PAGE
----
Del. Muñoz recovers from cancer surgery
Del. Rachel Muñoz (R-Anne Arundel) recently became one of an estimated 35,000 Marylanders who will be diagnosed with a form of cancer this year.
The 36-year-old Anne Arundel County mother of five children — the oldest age 10 and the youngest who turned 1 on Monday — announced her cancer diagnosis April 20 on her Twitter page, where the post was viewed more than 36,000 times.
After the cancer was discovered by a doctor at an unrelated appointment a few weeks ago, Muñoz gave an update on her condition last week to Maryland Matters.
Maryland Matters: What type of cancer were you diagnosed with?
Muñoz: “I was diagnosed with just a stage one melanoma. It was not super life-threatening, but it was unusual because it’s on my right hip in an area [where] you don’t get any sun exposure. I found out on [April 18] and scheduled my surgery the following Tuesday. I wasn’t having any symptoms. We learned about the diagnosis more and more. People can get melanoma and can take someone’s life in six weeks. I got upset with myself. What did I do? Was I too stressed out? Did I not eat right? I had to realize no one can blame themselves for getting cancer. It was an accidental discovery. It was definitely an unexpected blessing.”
MM: You talk about your children often. What did you and your husband tell them?
Muñoz: “When I went to [get] the biopsy, I had a band-aid. I told my kids, ‘I have my boo-boo here’ so they wouldn’t bump into it because it was very sore. When the time got closer [for the surgery], I told them, ‘Guys, I’m going to the doctor and going to take out this boo-boo here on my hip. [We’re] going to take it out and put some bandages on it and it will be all better.’ That’s how we framed it for them. We don’t want them to be in a state worrying about mommy. We just didn’t feel like that was something they needed to go through. Let them be normal and happy and smiling. That’s one of the things that keeps me uplifted going through this.”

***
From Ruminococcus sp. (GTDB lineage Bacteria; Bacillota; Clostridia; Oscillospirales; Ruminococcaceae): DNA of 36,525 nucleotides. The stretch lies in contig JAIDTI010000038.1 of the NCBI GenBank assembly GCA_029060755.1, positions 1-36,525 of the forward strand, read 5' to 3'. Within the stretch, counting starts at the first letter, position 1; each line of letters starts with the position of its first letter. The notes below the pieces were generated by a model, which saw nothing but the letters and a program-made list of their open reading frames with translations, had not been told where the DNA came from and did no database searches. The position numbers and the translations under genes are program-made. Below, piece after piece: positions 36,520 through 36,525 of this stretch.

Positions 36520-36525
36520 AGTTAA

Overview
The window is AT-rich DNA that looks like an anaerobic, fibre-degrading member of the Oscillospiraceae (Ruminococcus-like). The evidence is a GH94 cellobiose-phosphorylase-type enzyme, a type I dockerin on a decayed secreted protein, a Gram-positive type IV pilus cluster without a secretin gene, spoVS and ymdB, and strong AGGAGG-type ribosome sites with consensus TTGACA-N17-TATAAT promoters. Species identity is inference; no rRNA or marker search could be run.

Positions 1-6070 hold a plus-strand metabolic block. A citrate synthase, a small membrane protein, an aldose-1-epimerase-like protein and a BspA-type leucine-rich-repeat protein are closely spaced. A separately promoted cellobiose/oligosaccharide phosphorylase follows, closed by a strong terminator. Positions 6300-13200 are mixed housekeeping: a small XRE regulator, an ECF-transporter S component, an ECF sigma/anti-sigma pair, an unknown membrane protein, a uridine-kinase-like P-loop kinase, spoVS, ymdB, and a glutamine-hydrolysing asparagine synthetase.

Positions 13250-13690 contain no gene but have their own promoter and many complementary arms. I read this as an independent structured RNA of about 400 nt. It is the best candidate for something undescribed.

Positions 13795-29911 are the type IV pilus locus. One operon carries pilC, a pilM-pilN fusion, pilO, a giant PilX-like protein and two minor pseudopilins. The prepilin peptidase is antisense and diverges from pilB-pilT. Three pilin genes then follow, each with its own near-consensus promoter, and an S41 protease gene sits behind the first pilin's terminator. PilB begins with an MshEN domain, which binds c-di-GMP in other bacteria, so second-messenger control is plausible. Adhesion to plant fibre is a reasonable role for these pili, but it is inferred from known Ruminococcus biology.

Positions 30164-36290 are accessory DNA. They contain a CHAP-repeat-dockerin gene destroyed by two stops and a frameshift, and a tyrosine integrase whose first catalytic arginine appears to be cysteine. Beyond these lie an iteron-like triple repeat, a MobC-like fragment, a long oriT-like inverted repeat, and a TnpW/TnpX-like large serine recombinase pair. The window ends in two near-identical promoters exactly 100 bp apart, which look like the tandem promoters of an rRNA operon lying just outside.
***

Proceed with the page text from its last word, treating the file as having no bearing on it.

MM: Does cancer run in your family?
Muñoz: My grandfather died from [lung] cancer. My father had a very serious battle with cancer in his 50s. He was diagnosed with leukemia. I’m just looking at my husband and hope [the children] get DNA from you. Making jokes is a coping mechanism. I’ve had a lot of fun complaining about the scar. It’s like 10 inches along my hip. Hopefully next week I can get stitches removed and can see what the next steps are.”
MM: During the just-passed legislative session, the General Assembly unanimously passed House Bill 815, which requires health insurance carriers in Maryland to provide coverage for breast and lung cancer diagnostic studies and establishes a cancer screening awareness program in the Department of Health. The bill’s sponsor, Del. Diana Fennell (D-Prince George’s), is a one-year cancer survivor after being diagnosed with breast cancer.
MM: With legislation such as House Bill 815, can health care policy help constituents and can the government be able to help in that process?
Muñoz: “Absolutely. Besides being someone that has that big C-word next to me for the rest of my life, that [bill is] preventive medicine. That’s what our focus should be. So much of what American modern medicine these days is treating symptoms and cutting out chunks of people’s bodies when it’s gone wrong. We can have those tools, if we can make it the norm, if we can encourage, incentivize and really support people getting these screenings done. Then we are going to see a lot less deaths and a lot less stage-four [cancer] stories.”